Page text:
Mark Umbers

Mark Umbers (born 17 June 1973) is an English theatre, film and television actor.

Born in Harrogate, West Riding of Yorkshire, Umbers was brought up in Wetherby and was educated at Malsis School before attending Sedbergh School. In 1995 he graduated from Oxford University with a degree in Latin and Greek Literature and Philosophy.

Umbers' first professional engagements were in 1997 in the BBC dramas The Student Prince and Berkeley Square. His theatre debut was the lead role in a production of The Pirates of Penzance which transferred to Regent's Park Open Air Theatre in London.

Trevor Nunn and John Caird cast Umbers in their multi-award-winning 1999 season at the Royal National Theatre, where he appeared in productions including The Merchant of Venice, which was later filmed for broadcast by the BBC. After playing Lord Sidney opposite Richard E. Grant in the BBC series The Scarlet Pimpernel, Umbers returned to the National to play Freddy in the acclaimed 2001 revival of My Fair Lady, later transferring to Theatre Royal Drury Lane. In her Evening Standard review, Zoe Williams suggested that Umbers was ‘known throughout the western world as the most beautiful man ever seen’.

In 2002 Umbers appeared alongside Chiwetel Ejiofor in The Vortex, Michael Grandage's inaugural production at the Donmar Warehouse.

In 2004, he was cast opposite Scarlett Johansson in A Good Woman.

In 2005, he played the lead role of Perkin Warbeck in Channel 4's historical drama Princes in the Tower.[10] After playing opposite Anjelica Huston and Lauren Bacall in These Foolish Things,[11][12] his third role that year was alongside John Malkovich in Colour Me Kubrick.[13][14] He then played Lt. Robert Maynard in the mini-series Blackbeard (2006) opposite Jessica Chastain.[15]

In 2007, Umbers played the Gentleman Caller in The Glass Menagerie alongside Jessica Lange in the West End to critical acclaim.[16][17][18][19] Later that year Steven Soderbergh cast Umbers as Roth in Che: Part Two.[20] The following year, he starred in the second series of the BBC drama Mistresses[21] and the BBC film of The Turn of the Screw, playing the Master opposite Michelle Dockery.[22]

The Menier Chocolate Factory cast Umbers in their revival of Sweet Charity, the first production of the show to have only one leading man,[23] with Umbers playing all the love-interest roles. The production transferred to the Theatre Royal Haymarket in 2010.[24][25] Of Umbers' performance, Michael Coveney wrote in The Independent that "it's unusual to have such a level of performance in a musical...and it raises everyone else's game."[26]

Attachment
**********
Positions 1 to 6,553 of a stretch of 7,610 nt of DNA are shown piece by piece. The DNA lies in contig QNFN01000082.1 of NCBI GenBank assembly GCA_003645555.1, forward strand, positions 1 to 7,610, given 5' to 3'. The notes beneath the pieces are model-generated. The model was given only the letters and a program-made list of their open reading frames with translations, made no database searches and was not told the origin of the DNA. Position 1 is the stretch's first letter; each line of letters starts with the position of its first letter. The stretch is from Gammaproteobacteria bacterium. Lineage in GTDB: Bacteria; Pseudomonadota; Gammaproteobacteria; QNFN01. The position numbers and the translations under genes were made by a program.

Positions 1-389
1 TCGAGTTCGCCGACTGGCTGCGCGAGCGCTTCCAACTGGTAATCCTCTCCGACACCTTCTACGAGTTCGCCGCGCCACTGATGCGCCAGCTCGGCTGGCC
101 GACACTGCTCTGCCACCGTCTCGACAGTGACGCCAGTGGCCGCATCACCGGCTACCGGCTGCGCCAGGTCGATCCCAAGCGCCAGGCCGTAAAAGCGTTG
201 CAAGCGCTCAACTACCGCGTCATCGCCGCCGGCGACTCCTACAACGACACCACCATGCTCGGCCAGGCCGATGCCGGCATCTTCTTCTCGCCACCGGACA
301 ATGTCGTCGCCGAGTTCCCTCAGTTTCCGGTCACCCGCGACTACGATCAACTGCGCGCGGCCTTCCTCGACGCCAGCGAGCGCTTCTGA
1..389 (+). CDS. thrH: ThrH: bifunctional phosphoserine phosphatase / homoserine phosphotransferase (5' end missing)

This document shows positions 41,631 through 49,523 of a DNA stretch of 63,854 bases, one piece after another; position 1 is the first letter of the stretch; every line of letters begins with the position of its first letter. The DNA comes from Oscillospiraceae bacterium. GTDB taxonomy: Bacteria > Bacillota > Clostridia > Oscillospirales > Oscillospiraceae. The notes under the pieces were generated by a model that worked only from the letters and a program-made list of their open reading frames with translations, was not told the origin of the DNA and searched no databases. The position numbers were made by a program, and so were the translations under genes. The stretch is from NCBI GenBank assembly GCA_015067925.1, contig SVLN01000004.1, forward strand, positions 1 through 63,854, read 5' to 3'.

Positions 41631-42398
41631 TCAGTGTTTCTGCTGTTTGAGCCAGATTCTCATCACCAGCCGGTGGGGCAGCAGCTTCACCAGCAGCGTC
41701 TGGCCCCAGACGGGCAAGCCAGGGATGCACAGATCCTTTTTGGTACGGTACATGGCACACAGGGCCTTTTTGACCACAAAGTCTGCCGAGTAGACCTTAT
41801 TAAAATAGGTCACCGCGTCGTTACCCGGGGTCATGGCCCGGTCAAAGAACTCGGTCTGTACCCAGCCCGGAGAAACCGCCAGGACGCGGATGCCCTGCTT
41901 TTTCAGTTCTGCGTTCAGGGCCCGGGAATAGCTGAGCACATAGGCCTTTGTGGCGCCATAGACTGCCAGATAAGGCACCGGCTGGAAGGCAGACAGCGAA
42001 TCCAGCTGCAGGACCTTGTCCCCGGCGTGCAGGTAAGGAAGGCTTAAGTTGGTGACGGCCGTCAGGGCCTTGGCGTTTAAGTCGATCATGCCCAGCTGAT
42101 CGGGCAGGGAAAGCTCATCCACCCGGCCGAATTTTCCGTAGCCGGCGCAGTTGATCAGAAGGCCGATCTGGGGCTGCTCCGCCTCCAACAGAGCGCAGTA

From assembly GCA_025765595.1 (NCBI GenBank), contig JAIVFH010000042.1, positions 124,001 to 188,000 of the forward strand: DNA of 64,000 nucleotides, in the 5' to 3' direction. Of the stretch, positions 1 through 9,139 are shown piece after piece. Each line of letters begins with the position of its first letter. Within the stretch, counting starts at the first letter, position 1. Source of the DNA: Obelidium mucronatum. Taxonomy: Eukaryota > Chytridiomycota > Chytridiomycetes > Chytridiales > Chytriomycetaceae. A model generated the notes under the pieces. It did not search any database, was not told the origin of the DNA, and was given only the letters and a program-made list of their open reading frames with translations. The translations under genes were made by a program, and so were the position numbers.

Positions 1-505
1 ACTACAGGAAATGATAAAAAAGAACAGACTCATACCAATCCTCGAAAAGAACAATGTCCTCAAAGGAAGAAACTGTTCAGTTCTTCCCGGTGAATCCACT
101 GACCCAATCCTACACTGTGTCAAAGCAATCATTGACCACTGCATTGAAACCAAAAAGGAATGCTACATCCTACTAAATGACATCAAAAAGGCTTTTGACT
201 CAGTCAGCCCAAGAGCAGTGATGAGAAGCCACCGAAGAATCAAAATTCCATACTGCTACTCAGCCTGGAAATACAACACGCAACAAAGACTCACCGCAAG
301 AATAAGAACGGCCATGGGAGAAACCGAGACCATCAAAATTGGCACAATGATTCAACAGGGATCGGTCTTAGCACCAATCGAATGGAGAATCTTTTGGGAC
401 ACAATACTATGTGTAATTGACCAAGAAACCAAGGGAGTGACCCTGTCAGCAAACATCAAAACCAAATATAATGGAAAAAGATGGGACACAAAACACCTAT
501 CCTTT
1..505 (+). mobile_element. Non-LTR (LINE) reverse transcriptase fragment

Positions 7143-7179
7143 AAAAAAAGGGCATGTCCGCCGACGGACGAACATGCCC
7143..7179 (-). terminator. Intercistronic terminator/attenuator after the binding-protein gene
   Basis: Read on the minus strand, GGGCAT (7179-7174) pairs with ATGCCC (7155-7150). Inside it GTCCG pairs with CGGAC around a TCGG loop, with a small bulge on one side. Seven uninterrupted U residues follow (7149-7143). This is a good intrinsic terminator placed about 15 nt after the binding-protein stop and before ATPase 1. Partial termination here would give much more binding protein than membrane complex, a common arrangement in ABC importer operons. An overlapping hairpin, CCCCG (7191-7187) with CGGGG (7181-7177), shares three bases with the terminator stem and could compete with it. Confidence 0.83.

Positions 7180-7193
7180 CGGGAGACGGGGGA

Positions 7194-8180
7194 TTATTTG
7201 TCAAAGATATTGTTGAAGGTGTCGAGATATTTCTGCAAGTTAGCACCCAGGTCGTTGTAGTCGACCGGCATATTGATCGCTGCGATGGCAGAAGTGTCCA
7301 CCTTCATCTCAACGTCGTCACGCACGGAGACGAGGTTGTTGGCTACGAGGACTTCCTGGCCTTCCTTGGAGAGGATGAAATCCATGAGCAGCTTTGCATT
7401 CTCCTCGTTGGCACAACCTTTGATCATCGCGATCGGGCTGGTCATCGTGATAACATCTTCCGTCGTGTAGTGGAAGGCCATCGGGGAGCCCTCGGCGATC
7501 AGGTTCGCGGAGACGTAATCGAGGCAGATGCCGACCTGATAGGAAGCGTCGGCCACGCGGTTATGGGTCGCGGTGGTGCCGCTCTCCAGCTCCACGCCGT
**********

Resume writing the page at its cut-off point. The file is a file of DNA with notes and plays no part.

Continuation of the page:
After appearing in the ITV drama Eternal Law, in 2011 Umbers played Frank Hunter in The Browning Version opposite Anna Chancellor at Chichester Festival Theatre. The play was performed in a double bill with David Hare's new play South Downs and transferred to the Harold Pinter Theatre in London in April 2012.[27][28]

Umbers returned to the Menier Chocolate Factory in November 2012, to play the central role of Franklin Shepard in Maria Friedman's multi-award-winning revival of Stephen Sondheim's Merrily We Roll Along.[29][30][31] The production transferred with its original cast to the Harold Pinter Theatre on 1 May 2013,[32][33][34] receiving (at that time) more 5 star reviews than any other production in West End history,[35] along with the Critics' Circle Award for Best Musical, the Evening Standard Award for Best Musical and the Olivier Award for Best Musical revival. The production was filmed and subsequently screened in cinemas worldwide.[36]

Between 2014 and 2016, Umbers played Wing Commander Nick Lucas in the ITV and PBS World War Two drama Home Fires. After playing the lead role of Georg in She Loves Me at the Menier Chocolate Factory in 2016,[37] he played Robert Walsh in David Hare's Netflix series Collateral alongside Carey Mulligan.[38]

In August 2017, he reprised his role as Franklin Shepard in Merrily We Roll Along for Huntington Theatre Company in Boston, again directed by Friedman. The Boston Globe described his performance as "simply extraordinary".[39] HuffPost cited Stephen Sondheim as having said that Umbers was the best in the role that he had ever seen.[40] Ben Brantley wrote in the New York Times: "For the first time in my experience, Frank is the beating, shattered heart of the show...a consequence Mr. Umbers’s startlingly sympathetic performance of a (usually unsympathetic) man to whom fame happens."[41]

Umbers played Roger Moore in the HBO Hervé Villechaize biopic My Dinner with Hervé. Umbers and Peter Dinklage recreated the fight scene between James Bond and villain Nick Nack from The Man with the Golden Gun for the film.[42][43]

Details

Vorname:Mark
Geburtsdatum:17.06.1973 (♊ Zwillinge)
Geburtsort:Harrogate
Nationalität:Vereinigtes Königreich
Sprachen:Englisch;
Geschlecht:♂männlich
Berufe:Schauspieler, Drehbuchautor, Fernsehschauspieler,

Merkmalsdaten

GND:N/A
LCCN:N/A
NDL:N/A
VIAF:108100324
BnF:N/A
ISNI:N/A
LCNAF:no2010048883
Filmportal:N/A
IMDB:N/A
Datenstand: 30.01.2023 05:33:19Uhr